by BILL FREZZA
Summing up my father’s life, I keep coming back to one thought. Never will you meet a man who more faithfully lived his values.
My father was a teacher of all things. His method was simple. He taught by example. At any age, when faced with an ethical dilemma, after reflection, study, or even rationalization, I find myself coming back to one simple question. What would Dad do? His character is the foundation of my conscience.
My father’s teachings are endless. Let me share a few.
My father was strong in body, in spirit, and in commitment. He never missed a single day of class from kindergarten through high school graduation, his perfect attendance award being the one honor he remembers receiving as a child.
My father never let another man down. He fulfilled every obligation he ever undertook. His word was his bond, and everyone knew it. I never heard him utter a lie, nor intentionally deceive.
My father was self-made and self-reliant. From his education to his career, from his skill with every kind of tool that could fashion wood or metal, brick or cement, my Dad engaged with the world as a man who would be its master.
My father was proud to be an engineer. In his office, on the wall next to the shop production schedule and the tool and die calendars, was a framed quote from Herbert Hoover praising the virtues of the engineer. That quote hangs on my wall today. I imagine it will one day hang on the wall of my son Brian, who carries the engineer’s spirit into the world of science.
My father relished the good things in life including art and music, travel and photography, food and wine, and friends and family. While he never cultivated the intense relationship of a best buddy, or hunt or fish or play poker with the boys, the number of people who called my Dad friend was legion.
My father never made an enemy. Not one. While he most surely came across a few people he couldn’t countenance, he solved the problem by simply avoiding them. He always insisted that violence never solved any problem. He never once hit another man in anger.
My father was loyal. His faithfulness to the important people in his life could be seen in the way he steadfastly maintained ties with his childhood friends. From the streets of Manhattan in the ethnic ghetto where they grew up through the weddings, christenings, holidays, and now wakes and funerals that mark the arc of life, my Dad could always be counted on to be there.
My father was never stingy. Though he was a child of the depression who understood the value of a dollar and the importance of saving, the generosity he expressed with his money matched his generosity of spirit.
My father loved his martinis, teaching me to mix them for him when I was 12 years old. Yet I’ve never seen him visibly drunk, nor did he ever let strong drink cause him embarrassment, nor did he ever once get behind the wheel impaired. Moderation was his byword in all things.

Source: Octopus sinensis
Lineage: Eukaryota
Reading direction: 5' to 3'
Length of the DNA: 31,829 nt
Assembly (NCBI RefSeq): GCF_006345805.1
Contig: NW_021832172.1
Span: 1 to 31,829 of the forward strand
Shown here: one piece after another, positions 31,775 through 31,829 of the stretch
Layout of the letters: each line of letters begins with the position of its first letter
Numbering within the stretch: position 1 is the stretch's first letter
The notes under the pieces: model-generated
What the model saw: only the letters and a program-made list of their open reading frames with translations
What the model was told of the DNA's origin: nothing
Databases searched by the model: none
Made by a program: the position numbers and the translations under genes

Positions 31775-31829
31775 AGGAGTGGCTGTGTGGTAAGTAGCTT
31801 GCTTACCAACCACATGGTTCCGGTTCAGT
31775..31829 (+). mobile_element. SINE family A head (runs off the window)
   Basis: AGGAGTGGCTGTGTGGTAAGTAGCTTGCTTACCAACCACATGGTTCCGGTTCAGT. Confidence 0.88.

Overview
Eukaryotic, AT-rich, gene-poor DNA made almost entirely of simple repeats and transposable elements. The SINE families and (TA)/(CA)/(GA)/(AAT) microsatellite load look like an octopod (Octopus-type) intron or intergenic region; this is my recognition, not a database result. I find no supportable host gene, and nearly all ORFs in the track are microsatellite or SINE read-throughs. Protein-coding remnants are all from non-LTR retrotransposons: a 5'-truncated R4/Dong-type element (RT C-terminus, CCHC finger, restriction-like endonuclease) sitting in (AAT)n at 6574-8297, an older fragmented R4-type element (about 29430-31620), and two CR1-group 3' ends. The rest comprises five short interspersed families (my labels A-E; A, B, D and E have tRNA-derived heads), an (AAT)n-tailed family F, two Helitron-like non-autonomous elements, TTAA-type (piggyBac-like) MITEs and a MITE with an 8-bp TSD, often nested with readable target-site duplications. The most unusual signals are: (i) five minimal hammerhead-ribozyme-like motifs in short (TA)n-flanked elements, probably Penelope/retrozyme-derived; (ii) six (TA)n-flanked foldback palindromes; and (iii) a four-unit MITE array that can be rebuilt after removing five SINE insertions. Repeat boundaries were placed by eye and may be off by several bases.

My father was responsible to the very end. How many elderly people do you know who put down their car keys and voluntarily announce that they are no longer fit to drive?
My father loved a good joke, including every imaginable kind of ethnic joke. Yet his humor was never mean spirited, nor designed to hurt or humiliate. I never once heard him utter a racial slur, nor did he ever treat anyone of any station with anything other than respect and kindness.
My father spoke openly of his admiration for the female figure, yet as far as I know he never kissed another woman besides my mother. And he loved my mother with every bone in his body, his visible affection overcoming his usual reserve. Dad’s unflagging support for Mom’s personal development in her career and in life created the perfect balance creating a childhood for me and my sister that today seems like a lost American dream.
My father provided a home for his widowed mother from the time he and Mom were newlyweds, letting grandma build a second life filled with the joy of her grandchildren. While Mom carried the burden of sharing a roof with her mother-in-law, Dad did his best to foster domestic tranquility.
My father took in his in-laws when they became old and infirm, taking his turn changing his father-in-law’s diapers. He and Mom took in his elderly sister when she neared the end. And responsible man that he was, as Dad faced imminent infirmity he made sure that he and Mom were well situated so that when he was gone she would be well cared for in a community of their choosing.
Only twice did I ever see my father cry. The first time was in November 1963 when president Kennedy was shot. The second was in December 2001 when my son, his grandson and namesake, was taken from us shortly before his 22nd birthday. And while I knew Dad was as torn up inside as I was, his crying ceased long before mine did. Because he knew it was his job to be the rock for me to lean on.
My father had a quiet dignity, respecting himself the way he respected others. As he faced his final days, his body ravaged with the cancer that ate his bones, he occasionally lost his good humor. But he never had one moment of self-pity. The day before he passed when the hospice nurse asked him how he was doing, he gave the same answer he gave every day. I’m fine.
My father gave me a parting gift. He waited for me before he passed, to be sure his son would be there to comfort his beloved wife when his time came. The last words I was blessed to be able to share with him as I caressed his withered brow the night before he died were the same words we said to each other every night for the past year when we finished our daily phone call. I love you.
Farewell, Pop. You did good. You did real good.